Bruce Miller on Hiring Women Writers for ‘The Handmaid’s Tale’ | Close Up with THR

(upbeat music) – One of the interesting
conversations that have gone on in recent years is sort of
the who can tell what story. I know that’s obviously one that you’ve thought a tremendous amount about. – The who the hell do you
think you are question? – Yeah but how much of that
was self-imposed versus what you were sort of facing on the other side of that table, whose blessing did you feel you needed to sort of tell a feminist story? – Well, you know, my situation
was relatively unique because I was writing based on a feminist novel that have had a long
life in people, you know. And so, people had experienced
it as a novel first so it had a certain amount of credibility and also had an alive author
that could bless me in terms of what I was doing with the books. – This is not valid. – It has it stamped. – No, the document is
no longer recognized. You are not married. (child mumbles) – What? – [Agent] It’s forbidden. – Forbidden?
– What does that mean? – [Agent] Forbidden by the law. – What law? – The law. (ominous music) – The biggest hurdle is always the hurdle you put on yourself. I mean, I didn’t wanna
do it if I was gonna… I mean, I love the book
too, I didn’t wanna ruin it. So if someone else, you
know, I really thought I was the best person for
the job and if I thought someone else was, I was 100% for it. But whenever you start a
show, you have weaknesses in any writing venture. And so what you’re just gonna
do is be honest with what all of those weaknesses are and reinforce them with all the other people
you’re working with. And so that was the case, to
say, okay well, you know, first of all, I’m not a woman
so hire not just one woman but a group of women and women who are comfortable sharing
intimate things with you. Not intimate, sexually, but
intimate like how you go through the world and how
you react to things really. And also, you know, you want
someone who’s gonna be able to explain stuff to an idiot, you know and be very patient about it. You want someone who’s
gonna be able to tell you very honestly and know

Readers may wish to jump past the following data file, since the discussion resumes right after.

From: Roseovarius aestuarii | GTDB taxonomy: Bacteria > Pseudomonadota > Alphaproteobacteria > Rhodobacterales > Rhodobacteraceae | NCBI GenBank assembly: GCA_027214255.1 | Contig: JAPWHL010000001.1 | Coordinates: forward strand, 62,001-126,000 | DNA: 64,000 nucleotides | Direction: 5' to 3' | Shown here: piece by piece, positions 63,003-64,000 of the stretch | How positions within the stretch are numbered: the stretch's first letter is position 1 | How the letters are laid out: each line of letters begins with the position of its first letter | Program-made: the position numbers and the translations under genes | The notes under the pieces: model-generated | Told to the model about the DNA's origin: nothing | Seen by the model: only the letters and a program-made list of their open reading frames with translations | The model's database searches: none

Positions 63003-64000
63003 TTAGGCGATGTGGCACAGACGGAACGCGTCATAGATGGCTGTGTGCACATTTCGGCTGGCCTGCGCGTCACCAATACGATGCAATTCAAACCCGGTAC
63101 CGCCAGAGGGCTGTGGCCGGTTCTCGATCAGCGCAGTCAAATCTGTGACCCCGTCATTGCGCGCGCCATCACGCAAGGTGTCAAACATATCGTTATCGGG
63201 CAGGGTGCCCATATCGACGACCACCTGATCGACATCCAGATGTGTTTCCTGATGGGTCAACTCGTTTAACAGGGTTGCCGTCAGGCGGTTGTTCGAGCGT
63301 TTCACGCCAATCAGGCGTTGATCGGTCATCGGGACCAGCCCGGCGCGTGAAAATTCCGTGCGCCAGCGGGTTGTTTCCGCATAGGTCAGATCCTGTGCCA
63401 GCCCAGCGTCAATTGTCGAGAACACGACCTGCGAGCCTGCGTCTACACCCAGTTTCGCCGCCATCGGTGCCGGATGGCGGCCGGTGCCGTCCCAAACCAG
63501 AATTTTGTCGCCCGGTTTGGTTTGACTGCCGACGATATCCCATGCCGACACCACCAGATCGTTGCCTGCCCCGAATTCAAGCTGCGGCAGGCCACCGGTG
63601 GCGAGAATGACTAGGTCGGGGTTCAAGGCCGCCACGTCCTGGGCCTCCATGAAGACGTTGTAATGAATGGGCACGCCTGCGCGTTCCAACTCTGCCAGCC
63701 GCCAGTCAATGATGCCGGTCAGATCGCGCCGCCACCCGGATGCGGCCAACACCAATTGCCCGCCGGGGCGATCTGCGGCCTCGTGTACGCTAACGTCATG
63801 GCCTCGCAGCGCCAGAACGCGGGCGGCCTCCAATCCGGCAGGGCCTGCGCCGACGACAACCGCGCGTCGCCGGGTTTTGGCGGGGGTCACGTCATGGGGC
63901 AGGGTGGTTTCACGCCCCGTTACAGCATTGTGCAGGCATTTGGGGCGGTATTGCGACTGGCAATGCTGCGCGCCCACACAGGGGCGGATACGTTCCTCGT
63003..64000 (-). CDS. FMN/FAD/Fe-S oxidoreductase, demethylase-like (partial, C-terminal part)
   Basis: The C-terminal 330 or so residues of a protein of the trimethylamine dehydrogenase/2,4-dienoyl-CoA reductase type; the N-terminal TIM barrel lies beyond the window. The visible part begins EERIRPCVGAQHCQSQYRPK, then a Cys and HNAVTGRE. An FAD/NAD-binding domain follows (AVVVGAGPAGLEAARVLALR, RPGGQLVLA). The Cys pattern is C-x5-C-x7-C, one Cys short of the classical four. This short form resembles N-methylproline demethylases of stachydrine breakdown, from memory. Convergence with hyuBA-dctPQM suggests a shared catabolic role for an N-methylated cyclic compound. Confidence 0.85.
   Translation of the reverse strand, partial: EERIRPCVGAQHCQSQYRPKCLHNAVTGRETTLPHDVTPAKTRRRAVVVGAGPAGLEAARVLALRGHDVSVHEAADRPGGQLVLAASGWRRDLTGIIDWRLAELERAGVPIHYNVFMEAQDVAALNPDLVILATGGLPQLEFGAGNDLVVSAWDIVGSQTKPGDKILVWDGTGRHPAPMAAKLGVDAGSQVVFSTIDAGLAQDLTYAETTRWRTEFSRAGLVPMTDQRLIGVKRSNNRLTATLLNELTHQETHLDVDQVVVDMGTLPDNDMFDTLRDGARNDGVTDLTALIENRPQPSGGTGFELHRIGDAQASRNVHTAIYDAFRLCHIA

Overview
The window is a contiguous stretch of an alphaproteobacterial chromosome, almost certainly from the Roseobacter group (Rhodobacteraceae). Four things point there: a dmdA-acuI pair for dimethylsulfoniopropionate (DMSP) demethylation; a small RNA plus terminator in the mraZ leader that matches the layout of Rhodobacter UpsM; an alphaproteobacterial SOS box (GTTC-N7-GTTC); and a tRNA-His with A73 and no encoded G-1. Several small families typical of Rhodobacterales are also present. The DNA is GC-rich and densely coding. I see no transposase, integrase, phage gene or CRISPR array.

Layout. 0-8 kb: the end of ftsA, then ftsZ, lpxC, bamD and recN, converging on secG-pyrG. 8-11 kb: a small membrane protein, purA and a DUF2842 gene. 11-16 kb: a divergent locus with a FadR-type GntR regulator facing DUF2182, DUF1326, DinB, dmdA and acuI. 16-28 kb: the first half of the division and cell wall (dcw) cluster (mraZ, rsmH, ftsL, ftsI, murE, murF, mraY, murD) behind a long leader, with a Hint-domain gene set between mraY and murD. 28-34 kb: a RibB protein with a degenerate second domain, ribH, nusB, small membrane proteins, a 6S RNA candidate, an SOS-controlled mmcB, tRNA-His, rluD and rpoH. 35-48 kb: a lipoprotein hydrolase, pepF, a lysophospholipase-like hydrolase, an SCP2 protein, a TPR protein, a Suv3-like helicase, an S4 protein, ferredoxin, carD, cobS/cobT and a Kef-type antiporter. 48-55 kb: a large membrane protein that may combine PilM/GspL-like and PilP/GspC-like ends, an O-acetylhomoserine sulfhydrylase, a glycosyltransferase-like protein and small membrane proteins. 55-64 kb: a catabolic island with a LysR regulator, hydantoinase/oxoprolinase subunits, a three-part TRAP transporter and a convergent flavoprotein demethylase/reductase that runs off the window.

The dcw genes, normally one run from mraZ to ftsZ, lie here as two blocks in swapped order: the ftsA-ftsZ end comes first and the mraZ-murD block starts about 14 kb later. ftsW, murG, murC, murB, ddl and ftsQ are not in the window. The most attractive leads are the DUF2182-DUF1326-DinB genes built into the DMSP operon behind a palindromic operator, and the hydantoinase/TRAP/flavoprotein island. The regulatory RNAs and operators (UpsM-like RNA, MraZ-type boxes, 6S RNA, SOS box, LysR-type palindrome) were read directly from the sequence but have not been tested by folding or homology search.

that you’re not asking for pure interest or just
reasons to pry into their life but you have to know. So you have to have a
group of women but women who are honest, and
stubborn, and good writers, and also know you well
enough to know that when they ask a question you
really want the answer. (upbeat music) It’s one of the most interesting things about diversity is that to have… It’s very different for me to be… When I started my career there was often one woman in the room. My room’s all, basically all women and me. And the thing that you get
is the disagreement because if you have one black person
in the room, that black person is your, you know, speaks
for all black people in the universe. – Black-o-pedia.
– Yeah, yeah, black– – It’s called being
black-o-pedia and black-tionary and I’ve been both of those on many shows.
– Yes. And we have girl-o-pedia. No, that’s exactly right. But, you know, we have discussions like… We had a very long discussion about what it actually feels like to get
your period and how you… Can you tell or not when you
start to bleed without… And all that kind… Very like… And the entire, all they did
was disagree with each other it was zero help for me,
for them they learned a lot about each other.
– ‘Cause everybody has a very different experience. – Yeah, and it’s so funny that you think, okay there’s a
universal answer to that. I just want an answer,
I just need a line here. And they were like, well, you know… (panelists laugh) So, I would say 80% of
the things I thought I would get like, oh this is
the clean, I don’t know it but someone else knows it. What’s it like to walk
through the world in a skin of a different color. It doesn’t help if you just have one person because–
– Oh, absolutely. – [Dan Futterman] Yeah,
just one person’s opinion. – So real diversity actually
is the way to actually use those experiences because
I think when you have this singular voice in
the room, there’s no one to challenge it.
– Right. – It’s much better when there is a debate.
– Absolutely. (upbeat music) – What is the, your most amusing or, perhaps, horrifying pitch story? – I had a pitch… I’m sure there are a
lot of more horrifying and amusing ones that I have. But one that comes to
mind is when I had a pitch that we were gonna do a female
genital mutilation story on Handmaid’s. Which was fine for them
but for me it was– – [Dan] We were gonna do the same thing. (panelists laugh)
– Exactly, yeah. – Are you just sweating?
– I know, it’s like… – What goes into that? – Well you don’t even
know how to word anything. You know, it’s like
you feel like you’re… First of all, I was 100%
sure they were gonna say no. And then, but also just
kind of making them see it without kind of, you know,
dancing around it as much as, you know, my upbringing would allow in order to say it. And then you realize you’re
doing it to Rory Gilmore. You know, it’s even
double-down on horrible. But it was fine for them, they loved it. For me, I still haven’t recovered. I’m turning bright red just
thinking about it, yeah. – I love it, I love it. (upbeat music)

8 thoughts on “Bruce Miller on Hiring Women Writers for ‘The Handmaid’s Tale’ | Close Up with THR

  1. …Finally, someone who actually cares to ask us about our experiences & isn't afraid to hear the unfiltered truths 👏🏻

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